I sat in on Jonathan Wylie's session Green Screen Effects for the iPad Classroom. It was a great session and I have already purchased the app Green Screen by Doink and have several teachers checking their linen piles for a green or blue sheet. I cannot wait for my students to try out this app!
As I check more into this great resource, I also learned that Jonathan Wylie has a wonderful blog with many more resources! Check out his blog by clicking here!
I was very excited to share out the Green Screen app by DoInk with our 1st-12th Art Department! Check out video below! "Art Rocks"
I was SO excited to see that he used and gave a shout out to the amazing Tricia Fuglestad. She is beyond inspirational and is pretty much an icon as far as art teachers go! Check out more of her screen green uses by clicking here. Still wanting more amazingness from Tricia! Check out the buttons below!
The Power of Twitter
To read more of Chelsie's take-aways from ITEC 2014, click here.
However, nothing could prepare me for the tremendous paradigm shift that 1:1 iPads brought to my classroom. I truly felt like I was trying to building an airplane while it was already in the air.
I began that first year with trepidation and frustration. I had no clue how I was going to manage a classroom full of students with immediate access to the internet and to all of the other wonderful advantages the iPad would allow. Recognizing the awesomeness of the iPad was the first step in overcoming my trepidation. Managing it effectively was the second and more difficult hurdle.
It forced me to give up some control of my classroom and to allow students to choose applications that aligned with what we were learning and with needs of each individual student!
iPad Workflow: The Early Days
I had the students utilizing the iPad to research, create, synthesize, analyze, draw, record, and conclude. They were USING the tool. Yet, the MANAGEMENT was literally causing me to want to throw the iPads out the window.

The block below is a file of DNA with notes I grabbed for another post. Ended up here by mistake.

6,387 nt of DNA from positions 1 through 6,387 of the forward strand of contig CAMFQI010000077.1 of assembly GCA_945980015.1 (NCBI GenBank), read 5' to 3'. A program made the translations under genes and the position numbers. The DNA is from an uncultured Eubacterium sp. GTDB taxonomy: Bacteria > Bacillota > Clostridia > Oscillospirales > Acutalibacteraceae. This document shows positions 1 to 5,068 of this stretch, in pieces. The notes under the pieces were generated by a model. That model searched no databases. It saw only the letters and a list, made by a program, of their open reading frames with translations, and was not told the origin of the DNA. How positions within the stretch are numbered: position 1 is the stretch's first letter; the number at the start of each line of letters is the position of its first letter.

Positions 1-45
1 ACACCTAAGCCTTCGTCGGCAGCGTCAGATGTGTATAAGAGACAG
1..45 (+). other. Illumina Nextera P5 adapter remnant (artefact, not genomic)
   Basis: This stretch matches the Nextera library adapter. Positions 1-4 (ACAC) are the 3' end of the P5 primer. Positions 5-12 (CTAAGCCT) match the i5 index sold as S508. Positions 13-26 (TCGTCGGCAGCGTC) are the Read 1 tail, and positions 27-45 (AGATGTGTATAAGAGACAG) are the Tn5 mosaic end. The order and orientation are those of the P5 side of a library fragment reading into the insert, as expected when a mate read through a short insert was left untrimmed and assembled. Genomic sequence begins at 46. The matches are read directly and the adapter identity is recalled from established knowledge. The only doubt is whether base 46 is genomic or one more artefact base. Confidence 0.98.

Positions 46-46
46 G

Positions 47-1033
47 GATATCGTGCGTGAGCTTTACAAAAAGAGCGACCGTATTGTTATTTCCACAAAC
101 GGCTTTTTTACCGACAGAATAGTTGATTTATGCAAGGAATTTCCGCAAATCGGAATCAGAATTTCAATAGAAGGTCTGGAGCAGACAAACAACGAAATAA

In my mind, there had to be a better way than the system I was using. In the first year, I used email exclusively to send and receive information. I would send an email to a class or a grade with an attachment of what I wanted the students to do. They would complete the task (hopefully), and with any luck, they would send the item back to me via email. Imagine having 120 7th and 8th grade students from 6 different classes! On any given day, I might receive 120 emails with 120 attachments in my email inbox. The emails were received in no particular order at no particular time. Some students would forget to attach the document. Some simply wouldn’t send it. My first intuition was to create email folders with email rules so certain emails from certain students would enter into that class’s folder. For example, Sally is a student in my 3rd period 8th grade class. Any time I received an email from Sally, it would enter into that folder. This helped in de-cluttering my inbox, but the folders were still overwhelming me. If I gave three tasks during the week, I might find time to look at all of them, but how was I going to give the students feedback on their work? How was I going to sort through the multiple assignments to know which email from which student contained the particular assignment or task I was wanting to grade?
The next idea was to encourage students to title their documents. Before this revelation, most students were simply attaching documents that were entitled “blank” or “blank 12” (since it was the 12th untitled document they had created). I figured that if I told them to simply name the document, it would cure all of my ills. It helped, but it wasn’t the answer. Next came titling the emails with an appropriate subject. Instead of sending untitled subject lines, I will tell students to send an email with the title of the assignment (cell venn diagram, for example). Did this improve my 1:1 “work flow” nightmare? Not really.
Year Two Solutions
Year two brought about the revelation of using a website to “post” all of my documents for a particular unit. This helped the kids to have access to my materials whenever they wanted, but it provided no answer for how students were going to submit their work to me. It also provided no effective mechanism for providing feedback to students for the work that they had produced. Year three was just more of the same old, same old. I was posting documents on my lame website and students would try to remember to attach the appropriately named document to an appropriately titled email and send it to me on time. At that point, I would open the email, open the attachment, and evaluate the work. I would then reply to the email with comments about the work that they had completed.